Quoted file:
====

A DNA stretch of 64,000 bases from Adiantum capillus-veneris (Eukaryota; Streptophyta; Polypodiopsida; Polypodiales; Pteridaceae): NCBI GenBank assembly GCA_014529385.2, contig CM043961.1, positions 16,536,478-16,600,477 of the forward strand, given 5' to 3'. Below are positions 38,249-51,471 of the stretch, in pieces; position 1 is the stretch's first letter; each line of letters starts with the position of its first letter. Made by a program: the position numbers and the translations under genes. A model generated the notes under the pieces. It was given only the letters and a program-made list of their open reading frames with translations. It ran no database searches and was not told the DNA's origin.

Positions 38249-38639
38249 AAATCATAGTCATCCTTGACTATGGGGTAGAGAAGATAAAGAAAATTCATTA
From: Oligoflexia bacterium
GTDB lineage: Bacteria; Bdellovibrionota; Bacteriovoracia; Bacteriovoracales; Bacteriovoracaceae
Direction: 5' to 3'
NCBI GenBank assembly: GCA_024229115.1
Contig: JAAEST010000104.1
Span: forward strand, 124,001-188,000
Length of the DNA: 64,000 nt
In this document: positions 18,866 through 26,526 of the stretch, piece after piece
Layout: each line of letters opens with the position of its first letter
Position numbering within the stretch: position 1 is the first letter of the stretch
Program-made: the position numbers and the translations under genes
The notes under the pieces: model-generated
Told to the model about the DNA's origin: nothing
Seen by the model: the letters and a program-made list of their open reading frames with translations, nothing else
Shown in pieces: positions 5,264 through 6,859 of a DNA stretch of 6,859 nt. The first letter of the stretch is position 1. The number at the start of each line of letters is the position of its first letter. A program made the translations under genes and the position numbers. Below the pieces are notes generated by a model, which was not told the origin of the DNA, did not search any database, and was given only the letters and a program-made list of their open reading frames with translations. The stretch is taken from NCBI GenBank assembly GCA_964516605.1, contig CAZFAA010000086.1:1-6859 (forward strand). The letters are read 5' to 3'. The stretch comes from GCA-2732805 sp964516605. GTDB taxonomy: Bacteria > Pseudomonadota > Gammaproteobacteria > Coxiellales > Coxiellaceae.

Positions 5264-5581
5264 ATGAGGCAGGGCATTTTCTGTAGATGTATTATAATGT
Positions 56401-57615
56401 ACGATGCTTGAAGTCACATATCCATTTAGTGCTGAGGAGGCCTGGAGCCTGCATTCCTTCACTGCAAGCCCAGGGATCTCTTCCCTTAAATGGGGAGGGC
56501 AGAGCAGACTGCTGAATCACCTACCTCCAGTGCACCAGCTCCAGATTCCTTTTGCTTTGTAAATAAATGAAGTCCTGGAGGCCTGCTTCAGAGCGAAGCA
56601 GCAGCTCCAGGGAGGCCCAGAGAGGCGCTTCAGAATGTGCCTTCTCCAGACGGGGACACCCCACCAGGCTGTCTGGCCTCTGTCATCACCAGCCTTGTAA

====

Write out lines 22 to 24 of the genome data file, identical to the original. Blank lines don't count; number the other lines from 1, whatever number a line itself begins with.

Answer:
56401 ACGATGCTTGAAGTCACATATCCATTTAGTGCTGAGGAGGCCTGGAGCCTGCATTCCTTCACTGCAAGCCCAGGGATCTCTTCCCTTAAATGGGGAGGGC
56501 AGAGCAGACTGCTGAATCACCTACCTCCAGTGCACCAGCTCCAGATTCCTTTTGCTTTGTAAATAAATGAAGTCCTGGAGGCCTGCTTCAGAGCGAAGCA
56601 GCAGCTCCAGGGAGGCCCAGAGAGGCGCTTCAGAATGTGCCTTCTCCAGACGGGGACACCCCACCAGGCTGTCTGGCCTCTGTCATCACCAGCCTTGTAA